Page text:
We’ve all seen enormous elephants at the circus, or other public venues, kept in place with a small chain tied to their leg. Doesn’t the elephant realize it can easily break the chain with barely a tug? Yet, it doesn’t even try for the same reason many us allow things to keep us chained far too long. For the elephant learned years earlier, when it was too small and weak to break the chain, that it was pointless to even try. As a result, even though it grew in strength and stature over time, the lessons from its past, continue to keep it bound.
Likewise, what experiences from our past keep us bound to bad habits and restrictive mindsets? In my career, I have found a prime example of this type of restrictive mindset, regardless of income levels, resides in the area of financial stewardship. Unfortunately, this remains a prominent stronghold many struggle with, but there is hope. For as we examine the habits that keep us chained, we soon discover the attributes essential to breaking them are already in our possession:
Our Past: Unfortunately, many of us never learned sound stewardship principals from friends and/or family – especially in regards to money. So, we end up with habits that cause us to struggle against positive progress (Isaiah 43:18). For some, the struggle may be taking on too much debt; for others, they may unknowingly leave their families and businesses unprotected and vulnerable; and for others, they may fail to plan for future emergencies and needs, such as retirement – and the list goes on and on. Therefore, building our financial confidence and stability can be accomplished by improving our financial IQs. Thankfully, this can be done, but only when we proactively seek counsel from reliable sources – and the Bible is the primary source. In addition, there are various Christian ministries specifically organized to serve this broad area of need.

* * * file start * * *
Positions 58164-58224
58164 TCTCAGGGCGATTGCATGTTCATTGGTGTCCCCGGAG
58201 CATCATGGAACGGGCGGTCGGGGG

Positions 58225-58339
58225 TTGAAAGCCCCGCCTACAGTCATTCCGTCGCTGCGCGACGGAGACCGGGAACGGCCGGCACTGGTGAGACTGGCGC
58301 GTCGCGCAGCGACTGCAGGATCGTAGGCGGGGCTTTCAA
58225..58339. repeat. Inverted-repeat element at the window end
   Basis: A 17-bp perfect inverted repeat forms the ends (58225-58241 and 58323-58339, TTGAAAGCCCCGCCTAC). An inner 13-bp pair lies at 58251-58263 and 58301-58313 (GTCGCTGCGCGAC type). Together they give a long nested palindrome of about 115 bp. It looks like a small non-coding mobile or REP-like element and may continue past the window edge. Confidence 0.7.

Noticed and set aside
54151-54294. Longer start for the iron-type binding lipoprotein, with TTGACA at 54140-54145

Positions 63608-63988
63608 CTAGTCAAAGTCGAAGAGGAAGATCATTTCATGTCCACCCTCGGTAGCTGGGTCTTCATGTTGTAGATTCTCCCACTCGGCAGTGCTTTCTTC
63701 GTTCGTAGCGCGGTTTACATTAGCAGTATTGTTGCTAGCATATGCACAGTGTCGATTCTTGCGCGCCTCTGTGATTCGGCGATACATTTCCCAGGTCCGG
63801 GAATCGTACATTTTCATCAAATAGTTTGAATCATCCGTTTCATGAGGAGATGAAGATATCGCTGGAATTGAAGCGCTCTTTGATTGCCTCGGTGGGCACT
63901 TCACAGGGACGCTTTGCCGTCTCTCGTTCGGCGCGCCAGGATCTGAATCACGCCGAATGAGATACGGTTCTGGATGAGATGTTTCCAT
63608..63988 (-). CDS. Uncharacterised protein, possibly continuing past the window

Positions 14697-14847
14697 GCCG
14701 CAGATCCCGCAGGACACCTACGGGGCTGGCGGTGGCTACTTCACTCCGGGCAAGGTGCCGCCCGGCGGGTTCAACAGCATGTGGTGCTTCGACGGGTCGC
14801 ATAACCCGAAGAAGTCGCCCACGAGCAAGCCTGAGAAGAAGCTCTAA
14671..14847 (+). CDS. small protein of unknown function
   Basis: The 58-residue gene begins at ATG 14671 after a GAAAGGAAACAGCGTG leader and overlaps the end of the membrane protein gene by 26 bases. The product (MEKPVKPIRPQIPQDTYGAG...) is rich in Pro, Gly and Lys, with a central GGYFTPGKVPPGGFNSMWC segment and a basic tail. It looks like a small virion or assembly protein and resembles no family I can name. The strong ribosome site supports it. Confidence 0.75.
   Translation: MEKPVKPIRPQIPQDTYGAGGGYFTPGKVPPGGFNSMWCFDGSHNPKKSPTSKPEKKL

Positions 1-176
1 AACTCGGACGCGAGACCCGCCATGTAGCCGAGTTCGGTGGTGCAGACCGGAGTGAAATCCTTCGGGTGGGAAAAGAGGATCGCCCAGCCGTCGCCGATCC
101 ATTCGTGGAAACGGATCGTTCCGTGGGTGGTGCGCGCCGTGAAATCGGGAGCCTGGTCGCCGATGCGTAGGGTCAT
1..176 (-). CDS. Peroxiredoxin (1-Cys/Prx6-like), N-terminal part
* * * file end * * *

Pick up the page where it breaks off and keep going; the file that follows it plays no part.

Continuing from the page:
Our Pride: It’s not until we admit we have a potential problem, place our pride aside and apply new habits can we begin making progress (Proverbs 11:2). This, pride keeps many chained, because it prevents us from acknowledging our flaws, seeking advice and making changes. This is because often times sacrifice and discipline is required, and for many, this can be difficult. For we don’t want to control expenses, budget, save and postpone immediate desires. However, the payoff to putting pride aside often proves to be one of the most powerful things we can do in establishing stronger stewardship practices and financial IQs.
Our Prejudice: One source defines prejudice as a prejudgment, or the forming of an opinion before becoming aware of the relevant facts about a case. Therefore, we can have financial prejudice when we falsely assume there is no hope for our situation, or that we have plenty of time to address issues. The truth is, it’s never too late, or too early for anyone to get started breaking the barriers to a more secure and biblically obedient future (Matthew 19:26).
Application: “Avoiding The Pitfalls To Pride and Prejudice” – Isaiah 43:19
Are we still chained to restrictive mindsets and behaviors? Thankfully, these chains can be broken and have been broken by many. It takes work, sacrifice, discipline and planning, but it can be done. We may have never seen healthy financial habits, or even authentic Christian lifestyles, but we don’t have to repeat the negative cycles. When we seek Christ, He not only restores what the “locusts” have devoured, but restores our life so that we can begin making Godly choices and decisions with not just money, but with our lives and for His glory.